As geotechnical/foundation engineers, we don’t usually get to see much of what happens on a project after the foundations are completed, especially a project like a large bridge that can take years to complete. Technology such as the Internet, webcams, and digital photography have made it easy for us to see how things are progressing on projects, as well as maybe get images of the completed structure. As I have noted before, some projects are using Twitter and Facebook to keep the public informed on closures, delays or overall project progress as part of good public relations. Her are some updates on a few of our recent projects.
With all of us visiting construction projects across the country, occasionally we take a photo that appears to be somewhat “artistic” – maybe the lighting (or lack of), or the aspect. I have assembled a few such photos submitted by DBA engineers in the first installment of the DBA Artistic Construction Photo Contest. Included in this installment are such items as: “Daybreak on Night Shift at JJA” and “Fountain” by S. Dapp, the series “Evolution” by P. Axtell, “GI Rig at Sunset” by T. Siegel, and “Piles in the Mist” by R. Thompson. This first volume has more photos of mine than others, but we’ll work on better balance in future volumes.
Feel free to “vote” for your favorite in the comments. I’ll try to update periodically as we have more “worthy” photos!
The Spring 2010 issue of Deep Foundations from the Deep Foundations Institute includes an article by Dan and Paul (with a little help from yours truly!). The article is based on our paper presented by Dan at the 34th DFI Conference on Deep Foundations last October in Kansas City.
The kcICON project continues to roll along. Check out their Facebook page where they have lots of photos and links to their YouTube page. They recently completed the widest bridge deck pour ever for MoDOT.
It has been a little while since we last visited the John James Audubon Bridge site in New roads, Louisiana. My how things have changed! I just have a couple of pictures of the piers from January – it is really looking like a bridge now! For frequent updates, check out the webcam and the photo albums on the project web page. The web cams have a really cool time lapse button that shows you a time lapse loop of the pier from the beginning of construction.
UPDATE (2/28/10) – I added 3 new photos to the slide show that were taken this last week. At that time the piers were at lift 21 and were about elevation +335 feet (the top of the sheet piles at the foundation level are about elevation +50 feet).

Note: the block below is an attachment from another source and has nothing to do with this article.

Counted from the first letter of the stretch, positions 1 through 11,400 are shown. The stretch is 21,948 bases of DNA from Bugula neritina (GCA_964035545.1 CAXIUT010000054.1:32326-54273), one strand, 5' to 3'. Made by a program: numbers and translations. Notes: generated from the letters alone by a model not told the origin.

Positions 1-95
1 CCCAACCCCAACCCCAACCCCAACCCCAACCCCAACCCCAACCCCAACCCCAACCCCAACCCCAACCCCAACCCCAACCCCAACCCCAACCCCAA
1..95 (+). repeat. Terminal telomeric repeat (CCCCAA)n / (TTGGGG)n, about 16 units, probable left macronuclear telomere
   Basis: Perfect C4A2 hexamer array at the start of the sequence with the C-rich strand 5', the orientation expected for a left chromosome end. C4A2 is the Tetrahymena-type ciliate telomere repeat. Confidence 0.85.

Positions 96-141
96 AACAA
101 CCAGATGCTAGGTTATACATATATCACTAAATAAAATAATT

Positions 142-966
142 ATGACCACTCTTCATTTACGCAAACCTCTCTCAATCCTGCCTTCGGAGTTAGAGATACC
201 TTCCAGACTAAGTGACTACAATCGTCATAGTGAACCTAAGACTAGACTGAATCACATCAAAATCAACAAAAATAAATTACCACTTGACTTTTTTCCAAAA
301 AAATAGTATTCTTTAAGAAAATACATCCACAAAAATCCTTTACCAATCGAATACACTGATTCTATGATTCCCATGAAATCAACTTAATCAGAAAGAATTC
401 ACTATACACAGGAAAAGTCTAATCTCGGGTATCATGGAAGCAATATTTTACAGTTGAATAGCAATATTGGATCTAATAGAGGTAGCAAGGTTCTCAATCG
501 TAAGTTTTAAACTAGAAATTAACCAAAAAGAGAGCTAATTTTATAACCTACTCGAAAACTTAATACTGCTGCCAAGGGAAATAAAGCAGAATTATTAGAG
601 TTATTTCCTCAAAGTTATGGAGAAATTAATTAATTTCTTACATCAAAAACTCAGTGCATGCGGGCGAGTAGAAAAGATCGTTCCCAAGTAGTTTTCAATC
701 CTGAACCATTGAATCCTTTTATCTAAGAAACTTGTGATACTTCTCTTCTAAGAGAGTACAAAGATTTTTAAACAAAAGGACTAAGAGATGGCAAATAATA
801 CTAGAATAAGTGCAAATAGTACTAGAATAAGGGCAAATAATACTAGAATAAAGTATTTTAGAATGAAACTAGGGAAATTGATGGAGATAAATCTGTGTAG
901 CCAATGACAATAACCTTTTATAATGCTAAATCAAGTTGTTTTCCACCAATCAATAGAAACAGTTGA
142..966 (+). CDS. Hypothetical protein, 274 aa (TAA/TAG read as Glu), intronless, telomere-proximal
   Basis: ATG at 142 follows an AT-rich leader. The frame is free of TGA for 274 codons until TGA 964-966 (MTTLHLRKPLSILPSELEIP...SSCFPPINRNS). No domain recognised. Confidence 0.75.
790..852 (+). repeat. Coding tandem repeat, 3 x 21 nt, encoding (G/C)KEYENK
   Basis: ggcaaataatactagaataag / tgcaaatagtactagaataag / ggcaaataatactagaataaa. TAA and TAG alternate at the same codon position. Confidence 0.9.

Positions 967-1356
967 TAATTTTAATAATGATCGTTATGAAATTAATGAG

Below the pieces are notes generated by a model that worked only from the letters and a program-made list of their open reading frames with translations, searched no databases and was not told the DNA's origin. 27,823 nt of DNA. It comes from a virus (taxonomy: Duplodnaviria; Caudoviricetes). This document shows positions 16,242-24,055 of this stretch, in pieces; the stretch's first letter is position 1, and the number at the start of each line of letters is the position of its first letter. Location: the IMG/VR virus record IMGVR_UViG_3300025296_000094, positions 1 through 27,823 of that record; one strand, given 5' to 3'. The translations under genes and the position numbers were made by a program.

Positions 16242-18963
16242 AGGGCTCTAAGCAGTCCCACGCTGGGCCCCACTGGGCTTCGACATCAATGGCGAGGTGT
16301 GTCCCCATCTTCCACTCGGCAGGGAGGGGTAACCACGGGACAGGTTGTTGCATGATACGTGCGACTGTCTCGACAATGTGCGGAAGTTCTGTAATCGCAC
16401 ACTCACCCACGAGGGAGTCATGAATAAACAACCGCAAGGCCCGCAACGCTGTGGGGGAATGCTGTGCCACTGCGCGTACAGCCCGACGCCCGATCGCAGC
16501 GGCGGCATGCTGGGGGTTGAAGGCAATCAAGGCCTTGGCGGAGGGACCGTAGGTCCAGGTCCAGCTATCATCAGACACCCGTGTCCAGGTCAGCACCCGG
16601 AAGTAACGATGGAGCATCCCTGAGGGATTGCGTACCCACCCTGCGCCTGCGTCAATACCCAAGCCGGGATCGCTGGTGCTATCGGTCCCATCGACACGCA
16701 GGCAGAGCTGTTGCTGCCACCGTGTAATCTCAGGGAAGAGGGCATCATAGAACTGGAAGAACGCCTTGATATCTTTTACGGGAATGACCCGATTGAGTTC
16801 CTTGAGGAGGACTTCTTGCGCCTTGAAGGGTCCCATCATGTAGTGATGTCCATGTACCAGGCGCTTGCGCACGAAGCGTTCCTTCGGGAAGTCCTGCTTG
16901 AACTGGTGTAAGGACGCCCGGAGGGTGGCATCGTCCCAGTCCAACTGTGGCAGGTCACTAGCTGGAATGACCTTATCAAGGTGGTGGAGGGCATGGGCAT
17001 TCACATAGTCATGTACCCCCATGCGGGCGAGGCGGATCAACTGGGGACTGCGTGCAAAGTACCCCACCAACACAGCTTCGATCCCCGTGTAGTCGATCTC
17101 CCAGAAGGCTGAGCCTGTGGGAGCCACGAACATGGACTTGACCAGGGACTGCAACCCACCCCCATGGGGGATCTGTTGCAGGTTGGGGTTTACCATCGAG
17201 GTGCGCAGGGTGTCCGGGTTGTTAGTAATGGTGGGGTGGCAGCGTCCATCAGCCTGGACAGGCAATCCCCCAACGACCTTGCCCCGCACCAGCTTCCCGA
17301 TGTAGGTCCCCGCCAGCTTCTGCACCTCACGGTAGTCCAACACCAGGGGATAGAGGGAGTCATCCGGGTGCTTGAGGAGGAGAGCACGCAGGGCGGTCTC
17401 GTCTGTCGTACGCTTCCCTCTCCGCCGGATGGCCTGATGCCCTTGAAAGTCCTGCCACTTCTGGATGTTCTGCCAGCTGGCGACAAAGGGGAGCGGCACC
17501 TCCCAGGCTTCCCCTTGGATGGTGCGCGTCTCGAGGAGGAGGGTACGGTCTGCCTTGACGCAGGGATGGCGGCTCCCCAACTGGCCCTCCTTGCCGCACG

DBA is on the successful team that was awarded the contract for the new Mississippi River Bridge in St. Louis, Missouri. The project is a joint project of MoDOT/IDOT with MoDOT being the lead agency. HNTB is the lead bridge designer for the new cable-stayed bridge carrying I-70 over the river. The bridge is one part of a larger project that also includes the Missouri North I-70 Interchange, the Illinois I-70 Connection, and the Illinois Tri-level Exchange.
The $640 million Mississippi River Bridge project is proceeding through design, with construction scheduled to start in early 2010. The new Mississippi River Bridge is the first bridge built connecting downtown St. Louis and southwestern Illinois in more than 40 years. Currently, the only urban interstate bridge between Illinois and Missouri is the Poplar Street Bridge, known locally as the PSB. The PSB is one of two bridges in the United States that carry three interstates. By relocating one interstate (I-70) from the Poplar Street Bridge to the new Mississippi River Bridge, drivers will experience less congestion, fewer crashes and less unnecessary fuel use.
The new Mississippi River Bridge will be a 1,500 foot cable-stayed bridge across the Mississippi River between Metro East and St. Louis, Missouri. The bridge is two lanes in each direction, but is wide enough to be restriped for three lanes in each direction if traffic volumes warrant and additional funding is secured. In addition, the bridge project includes approaches on the Illinois and Missouri sides to get traffic to the bridge.
The wining contractor team is Massman/Traylor Brothers/Alberici Constructors. DBA’s role was to help prepare an alternate concept for the drilled shaft foundation design which will include load test measurements. We anticipate construction to begin in March with load test shaft.
An overview of the bridge is here. The press release for the award of the main bridge is here.
The kcICON project in Kansas City, Missouri is using Facebook and YouTube as a public relations tool. They have recently posted new videos and pictures. The latest video is of demolition of one of the existing approach structures. It is all done for public relations, so the photos and videos are oriented for the general public, showing how the project is moving along, how their tax dollars are being spent, and providing information on lane closures, etc.
The kcICON Facebook page is here. The project website with more photos and a web cam is here. You can also follow the project on Twitter here.
I expect we’ll see more use of Facebook, Twitter, etc. on projects in the future. It appears to be effective, at least for the techno-savy crowd!
I have updated our calendar for 2010 to include many events in the geotechnical and foundation engineering world that may be of interest, plus known speaking/teaching appearances by Dan. I’ll put in a plug for the events calendars and listings for ADSC, DFI, Geo-Institute, and PDCA. I get most of my information from them.